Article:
Mastered by Divinity

JL MARION

I’ve long thought that is what the M.Div. degree ought to signify. Listen to Jean-Luc Marion describe what theological work does to us:

Theology always writes starting from another than itself. It diverts the author from himself; it causes him to write outside of himself, even against himself, since he must write not of what he is, on what he knows, in view of what he wants, but in, for, and by that which he receives and in no case masters.

Theological discourse offers its strange jubilation only to the strict extent that permits and, dangerously, demands of its workman that he speak beyond his means, precisely because he does not speak of himself. … One must obtain forgiveness for every essay in theology. In all senses.

(God Without Being, 1991)

5 Theses on Tim Tebow’s Foray into Pro Baseball

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Photo: nfl.com

1. This dude is freaking huge. Those bulging muscles. Dang. Kudos to him for working hard. The day I quit playing football was the day I quit lifting, running, and eating right.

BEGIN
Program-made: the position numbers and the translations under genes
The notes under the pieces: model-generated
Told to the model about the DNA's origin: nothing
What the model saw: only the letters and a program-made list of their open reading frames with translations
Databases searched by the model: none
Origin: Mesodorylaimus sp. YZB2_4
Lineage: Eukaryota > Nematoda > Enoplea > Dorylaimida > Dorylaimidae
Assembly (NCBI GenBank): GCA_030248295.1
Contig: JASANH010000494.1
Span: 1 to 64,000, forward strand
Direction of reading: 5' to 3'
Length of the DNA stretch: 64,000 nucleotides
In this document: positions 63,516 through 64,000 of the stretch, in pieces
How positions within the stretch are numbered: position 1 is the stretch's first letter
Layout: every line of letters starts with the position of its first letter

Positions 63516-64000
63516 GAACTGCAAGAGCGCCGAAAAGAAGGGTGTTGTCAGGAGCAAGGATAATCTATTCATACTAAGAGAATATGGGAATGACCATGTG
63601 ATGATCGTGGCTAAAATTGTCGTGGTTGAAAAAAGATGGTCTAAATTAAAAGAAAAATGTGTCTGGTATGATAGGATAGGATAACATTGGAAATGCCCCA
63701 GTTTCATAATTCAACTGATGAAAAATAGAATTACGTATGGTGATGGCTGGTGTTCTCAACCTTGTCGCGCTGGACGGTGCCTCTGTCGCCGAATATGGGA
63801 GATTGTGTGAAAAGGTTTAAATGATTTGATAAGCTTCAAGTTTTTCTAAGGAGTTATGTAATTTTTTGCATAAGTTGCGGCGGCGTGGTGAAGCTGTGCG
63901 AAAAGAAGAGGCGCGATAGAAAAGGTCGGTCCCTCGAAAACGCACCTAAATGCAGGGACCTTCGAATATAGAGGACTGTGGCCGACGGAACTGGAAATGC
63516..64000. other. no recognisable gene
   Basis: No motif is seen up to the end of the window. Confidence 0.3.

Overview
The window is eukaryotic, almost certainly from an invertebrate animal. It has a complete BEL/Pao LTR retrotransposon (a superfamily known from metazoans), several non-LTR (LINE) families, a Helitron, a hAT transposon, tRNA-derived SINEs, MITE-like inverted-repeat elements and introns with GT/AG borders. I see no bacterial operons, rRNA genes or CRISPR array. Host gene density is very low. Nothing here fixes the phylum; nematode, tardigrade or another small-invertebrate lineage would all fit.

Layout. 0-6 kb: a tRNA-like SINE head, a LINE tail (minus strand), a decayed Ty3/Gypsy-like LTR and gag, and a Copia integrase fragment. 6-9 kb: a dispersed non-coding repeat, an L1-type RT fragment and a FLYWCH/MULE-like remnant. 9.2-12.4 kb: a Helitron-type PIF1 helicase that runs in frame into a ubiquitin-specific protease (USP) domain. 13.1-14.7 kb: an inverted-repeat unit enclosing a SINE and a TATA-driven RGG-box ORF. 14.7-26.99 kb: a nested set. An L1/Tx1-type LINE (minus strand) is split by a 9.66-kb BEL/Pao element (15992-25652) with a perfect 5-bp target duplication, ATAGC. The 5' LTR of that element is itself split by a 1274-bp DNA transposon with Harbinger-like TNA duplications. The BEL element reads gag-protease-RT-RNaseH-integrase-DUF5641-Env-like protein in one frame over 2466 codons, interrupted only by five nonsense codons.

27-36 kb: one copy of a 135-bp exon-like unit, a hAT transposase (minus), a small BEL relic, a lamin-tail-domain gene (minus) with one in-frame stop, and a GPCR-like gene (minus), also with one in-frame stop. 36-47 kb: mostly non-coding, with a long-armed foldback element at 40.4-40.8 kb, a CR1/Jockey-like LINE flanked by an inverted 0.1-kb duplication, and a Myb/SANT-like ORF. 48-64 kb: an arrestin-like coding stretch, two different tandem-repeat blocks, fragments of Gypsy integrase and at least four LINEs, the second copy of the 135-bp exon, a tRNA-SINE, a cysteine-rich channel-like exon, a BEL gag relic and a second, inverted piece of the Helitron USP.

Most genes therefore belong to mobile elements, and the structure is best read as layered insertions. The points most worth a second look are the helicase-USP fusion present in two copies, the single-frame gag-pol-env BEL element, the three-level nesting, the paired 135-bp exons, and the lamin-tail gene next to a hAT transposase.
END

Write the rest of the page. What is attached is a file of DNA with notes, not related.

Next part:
2. People who rip on him should get lives. Everyone is allowed to have a personal brand. His includes being a famous athlete. If his personal brand gains him a place on the Mets Instructional League roster, GOOD FOR HIM.
 
3. It’s called an instructional league for a reason. Hitting a professionally-pitched baseball is one of the hardest things humans could attempt to do. But there is a beloved Cleveland Indian (Yan Gomes) who gets a hit approximately 1/10 of the time he’s at the plate. Whether you think it’s realistic for Tebow to play in the Bigs is irrelevant: he’s in the Minors. WAY down in the minors. Being instructed.
 
4. “Oh, but it’s just a big publicity stunt.” So what? Business is business. Is this any more bizarre than Michael Jordan endorsing tighty whities, or than Michael Jordan’s own foray into pro baseball? Hardly. If the Mets and Tebow think they can make some money, GOOD FOR THEM. This is a business, and it’s entertainment.
 
5. In the end, Tebow is to be commended, because he knows he’ll face all this criticism, and he’s still going for it. He is an *athlete* and as such he’ll fail in some respects and succeed in others. You can’t tell me he doesn’t actually want to play—that it’s *only* a publicity thing, or a money thing. The dude is an athlete, and athletes gonna athlete.
 
Appendix: It’s too bad all this happened just as the Browns lost their starting and backup QBs. Is it too early for Tebow to do a Bo Jackson and sign with the Browns as well as the Mets? He’d be the anti-Manziel.

When Will We Finally be Done Following Jesus?

When we talk about following Jesus, I wonder if we assume that this following is done